# Ring Theory: Definition, Examples, Problems & Solutions

The ring theory in Mathematics is an important topic in the area of abstract algebra where we study sets equipped with two operations addition (+) and multiplication (⋅). In this article, we will study rings in abstract algebra along with its definition, examples, properties and solved problems.

## Definition of a Ring

Let R be a non-empty set. A pair (R, +, ⋅) is called a ring if the following conditions are satisfied.

1. (R, +) is a commutative group.
2. (R, ⋅) is a semigroup.
3. Distributive laws hold on R.

Let us now elaborate these properties below.

## Properties of a Ring

In a ring (R, +, ⋅) we have that R is an abelian group under +, R is a semigroup under ⋅ and both the distributive laws hold on R. More specifically, (R, +, ⋅) satisfies the following properties.

## Types of Rings

There are many types of rings. For example,

1. Zero Ring or Null Ring: The set ({0}, +, ⋅) forms a ring with the operations 0+0=0 and 0⋅0=0. This is called a zero/trivial ring.
2. Ring With Unity: A ring (R, +, ⋅) is called a ring with unity if the multiplicative inverse exists in R. That is, there exists an element e ∈ R such that a⋅e = e⋅a = a ∀ a ∈ R.
3. Ring Without Unity: A ring (R, +, ⋅) is called a ring without unity if the multiplicative inverse does not exist in R.
4. Commutative Ring: A ring (R, +, ⋅) is called a commutative/abelian ring if (R, ⋅) is commutative. In other words, a⋅b = b⋅a ∀ a, b ∈ R.
5. Non-Commutative Ring: A ring (R, +, ⋅) is called a non-commutative ring if (R, ⋅) is not commutative.
6. Boolean Ring: A ring R is called a boolean ring if a2=a ∀ a ∈ R, that is, every element is idempotent.
7. Simple Ring: A ring R is called a simple ring if it has no non-trivial proper ideals.

More properties of a ring:

• In a commutative ring, the two (left and right) distributive laws are the same.
• The additive identity element in a ring R is also called the zero element in R, and it is usually denoted by 0.
• The multiplicative identity (if exists) is unique in a ring, and it is usually denoted by I.
• If R is a non-trivial ring with unity I, then I ≠ 0.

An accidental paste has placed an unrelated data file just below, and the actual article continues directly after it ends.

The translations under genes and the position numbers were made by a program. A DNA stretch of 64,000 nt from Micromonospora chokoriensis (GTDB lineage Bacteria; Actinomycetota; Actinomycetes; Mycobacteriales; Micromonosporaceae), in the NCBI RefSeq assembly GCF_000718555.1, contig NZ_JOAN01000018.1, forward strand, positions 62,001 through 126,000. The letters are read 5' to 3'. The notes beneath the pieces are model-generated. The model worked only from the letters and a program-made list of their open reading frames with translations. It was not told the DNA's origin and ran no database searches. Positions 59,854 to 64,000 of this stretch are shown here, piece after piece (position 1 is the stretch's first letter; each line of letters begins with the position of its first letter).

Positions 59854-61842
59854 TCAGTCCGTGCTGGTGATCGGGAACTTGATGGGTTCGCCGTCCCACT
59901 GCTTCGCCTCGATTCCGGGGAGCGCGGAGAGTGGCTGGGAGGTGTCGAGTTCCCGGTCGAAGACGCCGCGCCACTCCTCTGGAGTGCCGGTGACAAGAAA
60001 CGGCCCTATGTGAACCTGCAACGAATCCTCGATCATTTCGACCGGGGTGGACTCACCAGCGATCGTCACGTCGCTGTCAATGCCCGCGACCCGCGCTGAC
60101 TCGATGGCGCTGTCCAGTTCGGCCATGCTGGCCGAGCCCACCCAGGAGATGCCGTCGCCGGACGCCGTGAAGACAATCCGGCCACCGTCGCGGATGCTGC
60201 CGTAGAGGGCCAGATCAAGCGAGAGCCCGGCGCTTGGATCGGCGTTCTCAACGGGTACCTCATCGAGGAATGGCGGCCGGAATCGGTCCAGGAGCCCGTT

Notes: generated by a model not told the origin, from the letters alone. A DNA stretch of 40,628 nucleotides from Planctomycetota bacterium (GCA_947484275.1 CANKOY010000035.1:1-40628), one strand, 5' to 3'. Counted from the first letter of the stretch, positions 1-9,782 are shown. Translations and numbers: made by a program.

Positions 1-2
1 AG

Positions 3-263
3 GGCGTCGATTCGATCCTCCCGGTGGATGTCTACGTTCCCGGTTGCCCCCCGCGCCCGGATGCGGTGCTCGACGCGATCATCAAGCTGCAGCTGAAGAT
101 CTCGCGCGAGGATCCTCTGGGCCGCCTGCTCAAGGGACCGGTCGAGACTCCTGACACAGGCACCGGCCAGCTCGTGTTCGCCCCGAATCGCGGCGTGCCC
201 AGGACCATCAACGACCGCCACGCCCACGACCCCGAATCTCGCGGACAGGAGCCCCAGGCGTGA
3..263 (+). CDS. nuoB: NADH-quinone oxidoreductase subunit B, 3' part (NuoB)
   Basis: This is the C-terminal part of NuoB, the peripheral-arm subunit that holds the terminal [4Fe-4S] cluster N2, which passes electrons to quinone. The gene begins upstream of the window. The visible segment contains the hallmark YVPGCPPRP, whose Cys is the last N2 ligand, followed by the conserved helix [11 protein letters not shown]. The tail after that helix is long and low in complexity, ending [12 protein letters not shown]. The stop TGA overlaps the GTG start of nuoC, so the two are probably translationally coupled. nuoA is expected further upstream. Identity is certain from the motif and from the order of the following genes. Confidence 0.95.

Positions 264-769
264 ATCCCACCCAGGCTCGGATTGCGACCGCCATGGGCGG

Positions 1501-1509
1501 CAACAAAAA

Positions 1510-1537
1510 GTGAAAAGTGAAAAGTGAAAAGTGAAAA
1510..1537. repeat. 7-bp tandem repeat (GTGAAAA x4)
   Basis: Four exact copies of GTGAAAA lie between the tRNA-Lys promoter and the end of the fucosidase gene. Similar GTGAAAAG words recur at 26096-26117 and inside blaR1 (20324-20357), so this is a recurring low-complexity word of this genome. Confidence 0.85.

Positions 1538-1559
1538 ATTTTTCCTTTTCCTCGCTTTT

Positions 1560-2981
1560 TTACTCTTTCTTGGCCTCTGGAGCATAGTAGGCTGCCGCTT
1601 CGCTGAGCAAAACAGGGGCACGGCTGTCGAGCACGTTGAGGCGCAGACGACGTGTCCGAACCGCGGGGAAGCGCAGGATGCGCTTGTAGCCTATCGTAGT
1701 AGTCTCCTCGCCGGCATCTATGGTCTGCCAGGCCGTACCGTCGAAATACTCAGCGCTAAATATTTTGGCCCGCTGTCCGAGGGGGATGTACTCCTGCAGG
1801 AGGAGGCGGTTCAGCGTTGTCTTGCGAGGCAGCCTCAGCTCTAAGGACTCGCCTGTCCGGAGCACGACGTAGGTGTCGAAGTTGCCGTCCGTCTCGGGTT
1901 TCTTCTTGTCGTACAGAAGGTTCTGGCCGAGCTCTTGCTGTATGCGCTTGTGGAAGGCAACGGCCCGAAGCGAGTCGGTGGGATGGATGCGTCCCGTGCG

## Examples of Rings

A few examples of rings in Mathematics are given below.

1. (ℝ, +, ⋅), (ℚ, +, ⋅), (ℤ, +, ⋅) are rings. They are commutative rings without unity 1.
2. (ℤn, +, ⋅) is a commutative ring with unity $\overline{1}$. This is called the ring of integers modulo n.
3. (2ℤ, +, ⋅) is a commutative ring, but the multiplicative identity doest not exists. More generally, (nℤ, +, ⋅) is an example of a commutative ring without unity where n is a positive integer.
4. (M2(ℝ), +, ⋅) is a non-commutative ring with unity (identity matrix) where M2(ℝ) is the set of all 2×2 matrices with real entries.
5. Ring of Gaussian integers: Let ℤ[i] = {a+bi : a, b ∈ ℤ} be the set of all complex numbers of the form a+ib where a and b are integers. (ℤ[i], +, ⋅) is a commutative ring of unity called the ring of Gaussian integers.
6. Ring of Gaussian numbers: Let ℚ[i] = {a+bi : a, b ∈ ℚ} be the set of all complex numbers of the form a+ib where a and b are rational numbers. Note that (ℚ[i], +, ⋅) forms a commutative ring of unity, called the ring of Gaussian numbers.
7. Polynomial ring: For a ring R, the set R[x] = {a0+a1x+…+anxn : ai ∈ R} of all polynomials over R form a ring unity. This is called the polynomial ring over R.

## Solved Problems

Question 1: Give an example of a commutative ring with unity.

Let ℝ× = ℝ – {0}. Then the ring (ℝ×, +, ⋅) is a commutative ring with unity 1.

## FAQs

Q1: What is a ring in Mathematics?

Answer: For a set R, the pair (R, +, ⋅) is called a ring if (R, +) is a commutative group, (R, ⋅) is a semigroup and the distributive properties hold on R. For example, the set of real numbers is a ring.

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